Future smartphones will contain a mix of wireless technologies. Hardware operating in different wireless spectra will co-exist. To realize these multiple hardware transceivers, compact antenna systems must be designed without significant compromise in individual antenna electrical performance and be compliant with respective standards. They must be operational in both the sub-6 GHz and mmWave bands. These systems must also be physically compact with minimal form factors constrained by the height of commercial smartphones. Several design approaches are described.

Most of the smartphones available in the market today have numerous sub-6 GHz antennas integrated within them. These radiators are electrically small with poor radiation efficiency. Antenna gain is not a critical parameter to be considered during design; thus, they radiate omnidirectionally with low gain.

Antennas operating in the mmWave band, however, must deliver high gain without compromise in their form factors. Furthermore, mmWave antennas must be impedance matched for wide bandwidth to cover existing 5G bands in their respective geographical locations.

Figure 1

Figure 1 Typical radiation characteristics of mmWave and microwave antennas in a smartphone.

Figure 2

Figure 2 Electrical real estate available within a typical smartphone.

While antennas with multi-frequency functionalities are integrated together, the performance integrity of the sub-6 GHz and mmWave antennas must be maintained. The challenge, with reference to both bands, is to accomplish this in an electrically small form factor, with reference to both the bands. Mutual coupling between the sub-6 GHz and the mmWave antennas must be minimal. The forward gain of the mmWave 5G antenna must be high to support the radio link.

In this article, several design strategies to achieve the aforementioned requirements are illustrated with experimental results.


The reason for multi-octave carrier systems is to enhance the bandwidth allotted per user. Sub-6 GHz antenna systems must be co-designed with the mmWave antenna systems for optimal functionality of smartphone transceivers.1 Typically, the microwave antennas operate at sub-6 GHz frequencies while mmWave antennas function in the 28 GHz bands; specific frequencies depend on the geography and the licensing authorities. The carrier frequency of the mmWave band (28 GHz) is the eighth harmonic of the sub-6 GHz band (3.5 GHz). Hence, co-design of antennas operating in these bands is challenging.2-4

Figure 1 shows the typical use case for microwave and mmWave antennas integrated within the panel of a commercial smartphone. The sub-6 GHz antenna radiates omnidirectionally, in contrast to the unidirectional beam of the mmWave antenna. The beam radiated by the mmWave antenna must be pointed away from the user to facilitate a reliable high data rate link with the nearest base station.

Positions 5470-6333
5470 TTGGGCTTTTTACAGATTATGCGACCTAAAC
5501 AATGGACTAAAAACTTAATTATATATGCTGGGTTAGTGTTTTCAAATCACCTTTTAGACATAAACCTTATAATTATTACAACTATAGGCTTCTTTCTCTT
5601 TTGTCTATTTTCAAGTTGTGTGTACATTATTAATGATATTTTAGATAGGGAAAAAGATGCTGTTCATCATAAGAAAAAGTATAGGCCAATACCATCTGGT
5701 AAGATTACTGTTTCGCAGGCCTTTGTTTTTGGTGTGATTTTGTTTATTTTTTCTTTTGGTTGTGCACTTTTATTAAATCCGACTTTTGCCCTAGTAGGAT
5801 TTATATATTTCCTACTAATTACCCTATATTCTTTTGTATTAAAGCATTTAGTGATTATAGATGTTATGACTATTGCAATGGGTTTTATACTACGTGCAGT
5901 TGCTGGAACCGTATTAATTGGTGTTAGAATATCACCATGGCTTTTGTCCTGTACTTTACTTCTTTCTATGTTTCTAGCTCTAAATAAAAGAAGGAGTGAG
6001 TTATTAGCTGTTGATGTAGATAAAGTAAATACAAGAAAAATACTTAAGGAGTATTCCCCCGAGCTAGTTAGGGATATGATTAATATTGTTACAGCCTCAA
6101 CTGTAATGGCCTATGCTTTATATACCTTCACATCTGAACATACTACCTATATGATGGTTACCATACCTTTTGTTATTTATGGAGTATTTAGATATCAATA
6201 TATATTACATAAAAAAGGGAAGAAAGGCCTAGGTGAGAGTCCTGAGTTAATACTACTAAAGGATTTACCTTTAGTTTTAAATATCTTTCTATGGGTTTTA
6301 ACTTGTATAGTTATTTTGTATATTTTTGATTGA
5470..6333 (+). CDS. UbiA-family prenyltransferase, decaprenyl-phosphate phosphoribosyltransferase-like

The available real estate on a commercial smartphone is shown in Figure 2. The physical form factor of a sleek smartphone is approximately 8 × 6 × 0.7 cm, which translates to 0.93 × 0.7 × 0.08 λ for the sub-6 GHz band at 3.5 GHz. The same physical form factor translates to 7.44 × 5.6 × 0.65 λ for the mmWave band at 28 GHz.5 The co-designed, or integrated, antenna system must fit within the dimensional constraints of the mobile device without performance deterioration in either band.

The simplest solution for this design problem is a single antenna tuned to both carrier frequencies. The problem is that the antenna will operate quite well in the sub-6 GHz band but its gain and pattern integrity in the mmWave band will be significantly deteriorated. Hence, various multi-port antenna systems are explored in this article.


Example 1

The first antenna system is shown in Figure 3. Port 1 is connected to the mmWave antenna, and Port 2 is connected to the microwave antenna. The same nomenclature is followed for all the designs presented in this article. The mmWave antenna is fabricated on a 20-mil thick Rogers 5880 substrate. It is a corporate inset-fed patch antenna array with a standard half-wavelength separation between elements.6 The radiators are in line with the panel of the smartphone, while the feed network is in the orthogonal plane. This corner-bent antenna exhibits a 10 dB impedance bandwidth of 10 percent (see Figure 4).

Figure 3

Figure 3 Fabricated prototype of co-design Example 1.

Figure 4

Figure 4 Input reflection coefficient of Port 1 for Example 1.

The electrically close placement of the sub-6 GHz antenna does not detune the mmWave antenna. Unidirectional radiation patterns of the mmWave antenna are shown in Figure 5. The antenna system offers high gain of close to 8 dBi at 28 GHz with minimal back radiation toward the user. The narrow beamwidth is due to the corporate-fed array action of the inset-fed patch antennas.

Figure 5

Figure 5 Radiation patterns of Port 1 for Example 1.

Figure 6

Figure 6 Radiation patterns of Port 2 for Example 1.

Radiation patterns of the microwave antenna within the co-designed ecosystem are shown in Figure 6. These patterns offer omnidirectionality. The slight tilt in the patterns is due to the presence of the system ground of the mmWave antenna. The printed dipole antenna operating at 3.5 GHz detunes slightly due to the electrical proximity of the ground plane.